Victims of gun violence rally against firearm bills at the Capitol

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Hundreds of volunteers with the Minnesota chapter of Moms Demand Action for Gun Sense in America and gun survivors from the Everytown Survivor Network rallied at the Capitol on Tuesday to urge lawmakers to reject gun bills filed this session. The committee hearing on the bills is scheduled for Wednesday.

H 238 and S 292 would make Minnesota only the second new Stand Your Ground state since 2011. Stand Your Ground laws remove the duty to retreat before using force in self-defense.

The volunteers argue that the laws “upend traditional self-defense laws, encourage armed vigilantism and give civilians in public places more leeway to shoot than the U.S. military gives soldiers in war zones,” according to a press release.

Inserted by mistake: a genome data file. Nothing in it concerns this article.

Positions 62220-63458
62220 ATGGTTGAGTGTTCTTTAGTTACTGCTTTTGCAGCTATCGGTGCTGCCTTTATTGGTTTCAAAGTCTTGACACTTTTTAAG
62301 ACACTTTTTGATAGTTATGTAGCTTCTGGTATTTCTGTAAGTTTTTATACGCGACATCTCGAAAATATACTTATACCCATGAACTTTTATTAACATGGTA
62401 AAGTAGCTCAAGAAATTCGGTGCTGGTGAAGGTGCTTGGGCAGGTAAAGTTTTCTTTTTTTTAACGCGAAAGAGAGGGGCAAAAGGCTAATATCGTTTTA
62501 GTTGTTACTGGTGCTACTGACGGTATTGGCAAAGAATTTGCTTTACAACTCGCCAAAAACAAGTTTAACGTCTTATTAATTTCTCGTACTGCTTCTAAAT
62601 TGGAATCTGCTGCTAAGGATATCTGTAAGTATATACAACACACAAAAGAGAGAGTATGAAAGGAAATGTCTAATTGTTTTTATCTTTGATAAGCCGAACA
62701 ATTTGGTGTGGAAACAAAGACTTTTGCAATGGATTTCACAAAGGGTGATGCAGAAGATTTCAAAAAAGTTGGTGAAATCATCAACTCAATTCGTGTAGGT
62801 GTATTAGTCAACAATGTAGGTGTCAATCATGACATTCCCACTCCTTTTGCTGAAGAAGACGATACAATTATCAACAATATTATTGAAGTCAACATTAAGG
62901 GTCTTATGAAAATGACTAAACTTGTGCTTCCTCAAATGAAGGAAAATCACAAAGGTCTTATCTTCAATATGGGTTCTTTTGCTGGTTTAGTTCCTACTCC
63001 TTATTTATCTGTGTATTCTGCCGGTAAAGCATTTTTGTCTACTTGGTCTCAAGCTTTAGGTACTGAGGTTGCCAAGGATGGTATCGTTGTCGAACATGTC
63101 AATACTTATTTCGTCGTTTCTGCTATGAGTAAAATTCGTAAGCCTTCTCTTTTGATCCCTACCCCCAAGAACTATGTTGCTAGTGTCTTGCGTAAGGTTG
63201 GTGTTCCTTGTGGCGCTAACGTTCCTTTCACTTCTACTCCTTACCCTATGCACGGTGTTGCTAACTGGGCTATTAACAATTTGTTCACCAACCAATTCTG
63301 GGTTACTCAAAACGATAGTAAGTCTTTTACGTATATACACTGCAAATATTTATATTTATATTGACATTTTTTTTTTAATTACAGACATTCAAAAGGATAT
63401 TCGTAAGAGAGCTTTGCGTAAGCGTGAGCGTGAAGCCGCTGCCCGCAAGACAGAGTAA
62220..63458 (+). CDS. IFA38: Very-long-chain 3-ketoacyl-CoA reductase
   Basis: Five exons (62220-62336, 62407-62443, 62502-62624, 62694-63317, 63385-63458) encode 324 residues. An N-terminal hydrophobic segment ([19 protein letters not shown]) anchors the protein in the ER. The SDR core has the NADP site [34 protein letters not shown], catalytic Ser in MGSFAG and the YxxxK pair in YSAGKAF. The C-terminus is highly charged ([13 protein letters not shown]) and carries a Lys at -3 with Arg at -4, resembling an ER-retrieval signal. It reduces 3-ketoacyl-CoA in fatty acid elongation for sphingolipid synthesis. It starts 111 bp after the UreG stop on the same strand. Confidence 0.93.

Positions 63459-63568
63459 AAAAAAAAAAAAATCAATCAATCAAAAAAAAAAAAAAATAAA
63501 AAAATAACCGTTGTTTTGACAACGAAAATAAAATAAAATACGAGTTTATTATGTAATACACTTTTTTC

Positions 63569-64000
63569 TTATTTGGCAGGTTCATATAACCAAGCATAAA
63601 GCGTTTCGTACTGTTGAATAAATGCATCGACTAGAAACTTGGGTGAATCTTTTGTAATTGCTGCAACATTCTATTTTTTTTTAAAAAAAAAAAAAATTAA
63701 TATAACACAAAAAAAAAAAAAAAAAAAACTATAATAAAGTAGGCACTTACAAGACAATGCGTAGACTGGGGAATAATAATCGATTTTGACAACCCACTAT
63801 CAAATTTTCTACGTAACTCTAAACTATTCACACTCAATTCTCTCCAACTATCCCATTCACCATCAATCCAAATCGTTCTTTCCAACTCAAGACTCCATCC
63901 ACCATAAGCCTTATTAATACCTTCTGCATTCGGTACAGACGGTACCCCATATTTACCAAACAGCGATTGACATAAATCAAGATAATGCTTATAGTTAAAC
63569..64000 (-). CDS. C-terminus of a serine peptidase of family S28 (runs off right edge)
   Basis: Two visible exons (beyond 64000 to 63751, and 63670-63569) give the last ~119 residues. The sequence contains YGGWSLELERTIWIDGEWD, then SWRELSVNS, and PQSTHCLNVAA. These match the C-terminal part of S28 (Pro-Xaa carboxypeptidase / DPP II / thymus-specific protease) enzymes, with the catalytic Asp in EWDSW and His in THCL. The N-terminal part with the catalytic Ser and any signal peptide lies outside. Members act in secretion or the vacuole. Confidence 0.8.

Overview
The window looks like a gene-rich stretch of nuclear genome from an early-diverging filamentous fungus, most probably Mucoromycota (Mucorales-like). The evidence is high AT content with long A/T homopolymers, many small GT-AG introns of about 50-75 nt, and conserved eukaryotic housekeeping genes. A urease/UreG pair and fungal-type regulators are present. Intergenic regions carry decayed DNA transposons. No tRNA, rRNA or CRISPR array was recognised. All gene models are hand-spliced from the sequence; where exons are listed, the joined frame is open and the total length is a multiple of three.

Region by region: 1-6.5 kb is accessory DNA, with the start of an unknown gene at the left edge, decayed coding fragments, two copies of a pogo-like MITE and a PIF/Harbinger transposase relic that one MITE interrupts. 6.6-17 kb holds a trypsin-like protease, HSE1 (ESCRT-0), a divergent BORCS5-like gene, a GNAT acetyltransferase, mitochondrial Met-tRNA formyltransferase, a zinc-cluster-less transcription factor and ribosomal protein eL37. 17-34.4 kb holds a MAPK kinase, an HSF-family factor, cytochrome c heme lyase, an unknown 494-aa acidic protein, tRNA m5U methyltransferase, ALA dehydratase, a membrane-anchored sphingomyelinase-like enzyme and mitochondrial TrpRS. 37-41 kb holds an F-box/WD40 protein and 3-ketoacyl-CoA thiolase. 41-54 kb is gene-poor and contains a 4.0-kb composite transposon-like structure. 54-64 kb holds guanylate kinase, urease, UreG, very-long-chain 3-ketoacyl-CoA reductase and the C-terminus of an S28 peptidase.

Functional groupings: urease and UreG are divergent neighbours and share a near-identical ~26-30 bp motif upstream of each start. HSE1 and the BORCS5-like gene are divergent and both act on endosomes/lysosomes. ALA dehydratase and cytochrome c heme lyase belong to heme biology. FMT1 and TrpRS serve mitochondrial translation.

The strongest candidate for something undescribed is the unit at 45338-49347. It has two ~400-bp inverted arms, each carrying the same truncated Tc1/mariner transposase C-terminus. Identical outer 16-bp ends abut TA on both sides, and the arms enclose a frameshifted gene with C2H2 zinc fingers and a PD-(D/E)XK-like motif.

They also say that the laws do not deter crime and have a disproportionate effect on communities of color.
H 188 and S 650 would allow people to carry loaded handguns in public without a permit or safety training.

Activists argue that this may “force K-12 schools and colleges to allow people to carry loaded handguns on their premises.”

They also say that dismantling the permit requirement would lower the bar for who may carry handguns in public in Minnesota, and it would let dangerous individuals legally carry loaded handguns in crowded town centers and on city streets. Forcing schools to allow guns would “overrule the judgment of teachers and school safety experts, who oppose allowing guns into schools.”

Among the activists at the Capitol were Sa'Lesha Beeks and Rebecca Rhoda Fisher, both of whom are members of the Everytown Survivor Network.

Beeks' mother, Birdell Beeks, was shot and killed while sitting in her car with her granddaughter on Minneapolis's north side in May 2016.

Fisher’s friend Chase Passauer was shot and killed in a workplace shooting in their law office on April 7, 2016.